REVIEW: Pagliacci/La voix humaine @ Opera Cleveland 11/11/2010

A duo of over-the-top soap operas? Well, almost. Opera Cleveland’s double bill delighted last week with two musical looks at how romantic passion inspires crazy behavior. Frances Poulenc’s La voix humaine opened the evening. As Elle, the discarded blond mistress, soprano Robin Follman lolled around on a chaise and lied on the phone to her former lover (who was dumping her to marry someone else). Follman reveled in sonic melodic images of grief as the (probably) suicidal Elle obsessively insisted she was “just fine.” Honestly, I kept thinking she needed either a girlfriend who would give her a good Oprah-style talking-to or that Jean Cocteau, who wrote the libretto, needed an editor (but can you imagine telling French genius Monsieur Cocteau that he rambled? Not likely). Maybe she doesn’t kill herself (as it seems she will), but instead joined the Carmelites.

After intermission the amazing Follman completely transformed herself and became the fiery brunette spitfire wife Nedda in Leoncavallo’s well-known and beloved I Pagliacci. Once again, dysfunctional romantic pairings cast a shadow, something adumbrated by the two cleverly costumed mimes — “comedy” clad in white; “tragedy” clad in black — who opened and closed the show. But now it’s romance Italian opera style — which meant that even more characters were going to die (and bathed in blood on stage). Matter of fact, both the lyrically lovely Nedda and her smooth and secret lover, Silvio (baritone Eric Dubin) end up dead. But before that sad event, Canio (tenor Gregory Carroll) Nedda’s husband and leader of the troupe dons his clown suit, becomes Pagliaccio the comedia del’arte clown, and breaks our hearts with the famous tenor aria vesti la giubba.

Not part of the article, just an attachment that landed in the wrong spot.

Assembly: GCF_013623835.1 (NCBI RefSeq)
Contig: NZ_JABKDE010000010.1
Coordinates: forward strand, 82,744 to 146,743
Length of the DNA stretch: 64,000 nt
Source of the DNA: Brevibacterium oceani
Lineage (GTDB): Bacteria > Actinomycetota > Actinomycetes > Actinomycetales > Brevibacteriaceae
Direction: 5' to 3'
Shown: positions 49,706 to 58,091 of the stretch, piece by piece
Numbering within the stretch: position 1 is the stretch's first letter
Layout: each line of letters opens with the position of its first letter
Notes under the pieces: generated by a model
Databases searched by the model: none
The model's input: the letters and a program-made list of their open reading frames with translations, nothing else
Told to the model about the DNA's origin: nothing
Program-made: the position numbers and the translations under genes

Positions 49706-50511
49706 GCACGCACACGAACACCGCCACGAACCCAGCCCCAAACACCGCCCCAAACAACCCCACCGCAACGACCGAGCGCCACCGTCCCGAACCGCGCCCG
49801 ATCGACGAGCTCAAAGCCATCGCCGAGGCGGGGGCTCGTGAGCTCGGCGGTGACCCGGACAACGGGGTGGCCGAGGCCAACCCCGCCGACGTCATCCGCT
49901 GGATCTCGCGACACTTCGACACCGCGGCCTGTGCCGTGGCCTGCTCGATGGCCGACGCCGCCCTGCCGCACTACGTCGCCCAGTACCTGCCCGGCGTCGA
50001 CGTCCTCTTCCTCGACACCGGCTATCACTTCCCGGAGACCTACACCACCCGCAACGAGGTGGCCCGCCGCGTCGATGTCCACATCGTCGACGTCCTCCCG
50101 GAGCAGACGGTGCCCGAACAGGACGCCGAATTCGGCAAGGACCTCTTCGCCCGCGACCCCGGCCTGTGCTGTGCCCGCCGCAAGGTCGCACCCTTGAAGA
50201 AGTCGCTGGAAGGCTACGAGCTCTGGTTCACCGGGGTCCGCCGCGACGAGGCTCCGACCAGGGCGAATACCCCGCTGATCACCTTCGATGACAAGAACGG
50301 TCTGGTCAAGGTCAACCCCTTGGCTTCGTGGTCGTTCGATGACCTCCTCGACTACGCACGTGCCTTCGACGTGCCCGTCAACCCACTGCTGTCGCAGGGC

Michael Chioldi (as Tonio) served admirably as both commentator and villain. The costumes and sets were minimal, but enough to convey both the sterility of the Poulenc heroine’s life and the thwarted possibilities for joy in Leoncavallo’s Italian village. As has become standard (and welcome), the Opera Cleveland orchestra conducted by Dean Williamson as well as the Opera Cleveland Chorus proved superb musical partners. This is the last performance of the season for Opera Cleveland, which is taking the next season off to re-group and to try to find a way to continue as an entity. Here’s wishing them the best of luck. And here’s a toast of thankfulness for the many musical treats Opera Cleveland has already given the community.

Laura Kennelly is a freelance arts journalist, a member of the Music Critics Association of North America, and an associate editor of BACH, a scholarly journal devoted to J. S. Bach and his circle.

Listening to and learning more about music has been a life-long passion. She knows there’s no better place to do that than the Cleveland area.

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